Cara Wheeldon

Cara began her undergraduate degree in Genetics at the University of Leeds in 2015. She first joined the lab in 2017 for a summer internship in between her second and third year where she compared root system architecture in elite winter wheat varieties over a 3-week timeframe and carried out several studies of branching and fruit production in Arabidopsis thaliana. She then went on to carry out her undergraduate research project in the lab where her journey into growing plants in different sized containers began.

Cara soon realised that Plant Science was for her and she accepted a role as a technician between graduating her undergraduate degree and beginning her MSc by Research, also in the Bennett Lab. As a technician she carried out extensive, detailed phenotyping of shoot system growth and yield formation in 50 spring wheat land races from across the globe.

During her MSc by Research, Cara explored how plants detect and respond to components of their soil environment, such as soil depth, soil volume and the presence of other plants in wheat, pea and Arabidopsis. She discovered that her key interest was in cereal research so accepted a PhD in the Bennett Lab exploring the mechanisms underpinning soil volume responses in Barley.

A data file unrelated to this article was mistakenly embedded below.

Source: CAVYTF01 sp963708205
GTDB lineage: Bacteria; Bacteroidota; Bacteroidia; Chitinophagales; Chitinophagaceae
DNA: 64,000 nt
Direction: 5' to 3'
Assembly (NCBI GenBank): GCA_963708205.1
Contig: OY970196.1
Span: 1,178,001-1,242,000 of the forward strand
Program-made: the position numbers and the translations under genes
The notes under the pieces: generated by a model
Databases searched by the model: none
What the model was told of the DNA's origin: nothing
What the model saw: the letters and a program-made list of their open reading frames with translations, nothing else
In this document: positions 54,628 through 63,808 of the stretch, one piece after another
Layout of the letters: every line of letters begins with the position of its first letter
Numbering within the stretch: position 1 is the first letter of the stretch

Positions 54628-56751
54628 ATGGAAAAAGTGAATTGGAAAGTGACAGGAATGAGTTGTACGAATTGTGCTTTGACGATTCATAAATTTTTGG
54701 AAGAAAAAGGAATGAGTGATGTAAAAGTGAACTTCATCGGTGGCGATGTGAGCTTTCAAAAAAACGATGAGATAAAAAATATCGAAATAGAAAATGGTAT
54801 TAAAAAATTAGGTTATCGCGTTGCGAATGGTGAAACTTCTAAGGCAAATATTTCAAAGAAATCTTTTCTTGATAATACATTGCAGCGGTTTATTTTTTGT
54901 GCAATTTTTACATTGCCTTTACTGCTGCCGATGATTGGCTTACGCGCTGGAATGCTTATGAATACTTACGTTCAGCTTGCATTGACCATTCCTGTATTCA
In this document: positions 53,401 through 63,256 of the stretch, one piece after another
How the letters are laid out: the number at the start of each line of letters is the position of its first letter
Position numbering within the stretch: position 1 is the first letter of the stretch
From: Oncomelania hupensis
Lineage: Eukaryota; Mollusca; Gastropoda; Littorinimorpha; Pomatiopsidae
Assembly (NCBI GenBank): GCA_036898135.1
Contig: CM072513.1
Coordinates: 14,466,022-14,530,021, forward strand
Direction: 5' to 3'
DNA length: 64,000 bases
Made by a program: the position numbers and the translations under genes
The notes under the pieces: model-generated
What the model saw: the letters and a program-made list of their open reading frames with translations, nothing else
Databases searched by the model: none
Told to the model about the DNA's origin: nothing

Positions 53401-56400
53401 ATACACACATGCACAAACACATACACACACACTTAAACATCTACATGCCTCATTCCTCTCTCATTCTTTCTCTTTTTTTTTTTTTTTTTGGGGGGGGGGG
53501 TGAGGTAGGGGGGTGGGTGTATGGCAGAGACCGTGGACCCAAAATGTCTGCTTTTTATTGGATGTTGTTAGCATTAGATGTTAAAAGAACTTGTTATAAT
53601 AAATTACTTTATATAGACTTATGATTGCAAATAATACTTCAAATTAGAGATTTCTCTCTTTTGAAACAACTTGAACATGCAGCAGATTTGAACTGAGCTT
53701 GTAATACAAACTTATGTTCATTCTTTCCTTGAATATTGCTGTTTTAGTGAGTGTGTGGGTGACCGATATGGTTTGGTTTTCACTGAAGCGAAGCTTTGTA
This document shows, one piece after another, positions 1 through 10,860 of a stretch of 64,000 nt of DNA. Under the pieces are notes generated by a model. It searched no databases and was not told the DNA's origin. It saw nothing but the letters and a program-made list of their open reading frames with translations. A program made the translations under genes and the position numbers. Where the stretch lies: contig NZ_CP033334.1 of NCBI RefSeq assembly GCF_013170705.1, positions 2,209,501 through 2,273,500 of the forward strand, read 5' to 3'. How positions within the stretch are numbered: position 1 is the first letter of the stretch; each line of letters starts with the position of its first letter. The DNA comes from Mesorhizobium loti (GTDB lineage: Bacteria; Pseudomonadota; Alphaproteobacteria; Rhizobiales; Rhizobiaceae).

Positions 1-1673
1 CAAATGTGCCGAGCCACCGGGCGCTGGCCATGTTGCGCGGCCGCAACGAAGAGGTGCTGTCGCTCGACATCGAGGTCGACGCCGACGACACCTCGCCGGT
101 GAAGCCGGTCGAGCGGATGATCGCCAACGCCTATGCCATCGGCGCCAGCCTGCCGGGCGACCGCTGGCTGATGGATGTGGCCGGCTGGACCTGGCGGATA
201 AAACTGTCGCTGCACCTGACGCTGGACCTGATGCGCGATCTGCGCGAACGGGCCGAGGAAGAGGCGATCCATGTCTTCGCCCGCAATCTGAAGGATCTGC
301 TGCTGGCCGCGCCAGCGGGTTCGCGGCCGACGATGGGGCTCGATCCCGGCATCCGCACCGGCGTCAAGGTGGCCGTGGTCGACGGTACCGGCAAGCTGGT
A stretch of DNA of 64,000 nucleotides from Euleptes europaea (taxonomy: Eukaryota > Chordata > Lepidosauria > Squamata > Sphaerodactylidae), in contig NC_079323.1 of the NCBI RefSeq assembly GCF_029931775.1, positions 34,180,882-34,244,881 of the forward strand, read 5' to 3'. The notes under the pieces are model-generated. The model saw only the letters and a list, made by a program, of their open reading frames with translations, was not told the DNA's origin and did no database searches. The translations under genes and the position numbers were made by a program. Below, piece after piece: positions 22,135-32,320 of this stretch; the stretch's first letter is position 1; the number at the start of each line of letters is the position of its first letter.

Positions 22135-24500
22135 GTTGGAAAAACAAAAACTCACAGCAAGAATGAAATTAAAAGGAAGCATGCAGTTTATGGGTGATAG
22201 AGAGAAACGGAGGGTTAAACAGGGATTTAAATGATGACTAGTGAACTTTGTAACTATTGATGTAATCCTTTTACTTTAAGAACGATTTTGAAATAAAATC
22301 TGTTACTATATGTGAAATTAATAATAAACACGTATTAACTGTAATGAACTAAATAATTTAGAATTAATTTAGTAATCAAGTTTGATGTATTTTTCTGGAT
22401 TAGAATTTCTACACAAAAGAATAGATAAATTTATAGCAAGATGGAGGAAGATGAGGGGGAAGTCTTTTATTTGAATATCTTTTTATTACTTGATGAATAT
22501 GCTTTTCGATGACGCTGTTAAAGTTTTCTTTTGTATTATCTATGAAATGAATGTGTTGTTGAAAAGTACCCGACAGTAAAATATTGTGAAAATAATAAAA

So far in her PhD Cara has identified that plants have a two-step root exudate system to perceive available soil volume (Wheeldon et al, 2020, Plant, Cell and Environment). She is currently researching how plants respond to limitations in their soil volume, and whether this varies between and within species. She is also investigating how plants communicate information about their belowground space to the shoot using long distance signalling. Overall, Cara aims to identify germplasm and mechanisms which can reduce crop growth inhibition by rhizosphere stimuli.

Cara has a keen interest in educational outreach and has taken an active role in the University of Leeds Educational engagement team since 2018. During her PhD, she has worked as an Educational Outreach Fellow delivering talks to 11-18 year olds on topics in Biological science in schools, virtually and at the university. She delivers hands on practical classes based around her PhD project to showcase the importance of plant science research and to highlight the diverse topics which can be studied in the Faculty of Biological Sciences at the University of Leeds

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